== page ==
- The Dow, S&P 500 and Nasdaq Composite fall again on Monday, adding to the steep losses from last week.
- The major indexes alternate between gains and losses before ultimately closing lower.
- "You have an oversold condition and the market knows it should try to find a bottom," says Robert Pavlik, chief investment strategist at SlateStone Wealth. "But you have a crosscurrent of factors that's preventing it from doing that."
A decline in tech shares pushed the major indexes lower on Monday as Wall Street tried to regain its footing after last week's sharp losses.
The dipped 0.6 percent to 2,750.79 as the tech sector fell more than 1.5 percent. The tech-heavy Nasdaq Composite dropped 0.9 percent to close at 7,430.74. The Dow Jones Industrial Average closed 89.44 points lower at 25,250.55.
Apple and Netflix pulled back more than 1.8 percent each. Netflix fell after Goldman Sachs and Raymond James slashed its price targets on the video-streaming giant. Apple dropped after Goldman Sachs said the tech giant's earnings could fall short this year as demand in China slows. Amazon, Microsoft and Alphabet also traded lower.
Chipmarkers also fell. The VanEck Vectors Semiconductor ETF (SMH) declined 1.1 percent, led by a 4.5 percent decline in Nvidia.
The major averages gyrated between positive and negative territory throughout the session. At its high of the day, the Dow rose as much as 142.43 points; it also fell as much as 96.11 points.
"You have an oversold condition and the market knows it should try to find a bottom," said Robert Pavlik, chief investment strategist at SlateStone Wealth. "But you have a crosscurrent of factors that's preventing it from doing that." These factors include interest rates and earnings, he said.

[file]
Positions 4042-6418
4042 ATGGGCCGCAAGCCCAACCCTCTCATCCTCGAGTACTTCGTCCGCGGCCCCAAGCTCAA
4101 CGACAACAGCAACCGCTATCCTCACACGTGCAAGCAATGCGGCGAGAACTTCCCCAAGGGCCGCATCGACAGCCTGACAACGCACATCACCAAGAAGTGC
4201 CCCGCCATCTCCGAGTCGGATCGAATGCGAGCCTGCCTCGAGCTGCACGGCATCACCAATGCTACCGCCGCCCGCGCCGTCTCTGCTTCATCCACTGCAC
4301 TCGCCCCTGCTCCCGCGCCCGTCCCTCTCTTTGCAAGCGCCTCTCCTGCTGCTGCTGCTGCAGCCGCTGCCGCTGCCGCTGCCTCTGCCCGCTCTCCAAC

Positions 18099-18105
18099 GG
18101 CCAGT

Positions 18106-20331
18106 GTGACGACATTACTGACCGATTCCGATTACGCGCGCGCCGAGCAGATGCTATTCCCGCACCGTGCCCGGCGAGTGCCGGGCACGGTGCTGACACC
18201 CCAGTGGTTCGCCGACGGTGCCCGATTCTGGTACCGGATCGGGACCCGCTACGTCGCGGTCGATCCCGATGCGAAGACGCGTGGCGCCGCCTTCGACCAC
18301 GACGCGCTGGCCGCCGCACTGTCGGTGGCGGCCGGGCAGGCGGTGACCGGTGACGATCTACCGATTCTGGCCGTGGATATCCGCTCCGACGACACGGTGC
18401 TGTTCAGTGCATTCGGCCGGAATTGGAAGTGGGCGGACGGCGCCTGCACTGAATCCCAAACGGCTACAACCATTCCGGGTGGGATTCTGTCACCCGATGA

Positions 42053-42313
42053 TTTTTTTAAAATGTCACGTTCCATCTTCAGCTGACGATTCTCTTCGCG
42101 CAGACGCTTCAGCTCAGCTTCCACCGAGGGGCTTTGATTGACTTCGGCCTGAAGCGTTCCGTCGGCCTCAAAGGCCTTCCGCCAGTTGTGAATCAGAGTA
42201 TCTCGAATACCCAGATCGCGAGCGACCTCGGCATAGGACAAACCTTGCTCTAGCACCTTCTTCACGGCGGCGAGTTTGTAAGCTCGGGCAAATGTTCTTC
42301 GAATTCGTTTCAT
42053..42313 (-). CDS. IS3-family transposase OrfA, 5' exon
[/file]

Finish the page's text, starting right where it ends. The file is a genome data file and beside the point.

"Valuations are attractive, but this crosscurrent keeps people from feeling like this is a bottom they can trust," Pavlik added.
The major indexes registered their worst weekly losses since March last week as interest rates jumped to multiyear highs. The 10-year Treasury note yield rose to 3.261 percent last week before trading around 3.15 percent on Monday. Investors fretted that a sharp rise in yields would lead to higher borrowing costs and ultimately slow down the world economy.
"Certainly, the bond market is suffering from rising inflation anxieties," said Jim Paulsen, chief investment strategist at The Leuthold Group, in a note to clients. "Investors face a significant risk that only their grandparents had to deal with—a bond market potentially demanding a larger inflation buffer."
"Many believe inflation will only rise modestly in the balance of this recovery," Paulsen said. "However, even a moderate acceleration in wage and consumer price inflation toward 3.5% to 4% could produce an outsized and surprisingly aggressive response from the bond market."
Both the S&P 500 and Dow dropped more than 4 percent last week. The Nasdaq fell 3.7 percent. The S&P 500 also posted a third consecutive weekly loss, its longest such streak since June 2016.
Those declines were largely led by technology stocks, which had their worst week since March after falling 3.8 percent as a sector.
Goldman Sachs Chief U.S. Equity Strategist David Kostin said it is time to buy into growth stocks as last week's sell-off is largely over."We see limited further downside," he said in a note. "Despite the recent sell-off, equity fundamentals are strong and we remain constructive on the path of the S&P 500."
The recent moves come as the latest corporate earnings season kicks into high gear. Netflix, Morgan Stanley, Johnson & Johnson, Procter & Gamble and Honeywell are among the companies scheduled to release third-quarter earnings this week.
Bank of America reported better-than-expected earnings and revenue on Monday. The stock, however, fell 1.9 percent.
Expectations for this earnings season are high. Analysts polled by FactSet expect third-quarter S&P 500 profits to have expanded by 19 percent on a year-over-year basis.
In data, retail sales rose just 0.1 percent in September. Economists polled by Refinitiv expected a gain of 0.6 percent.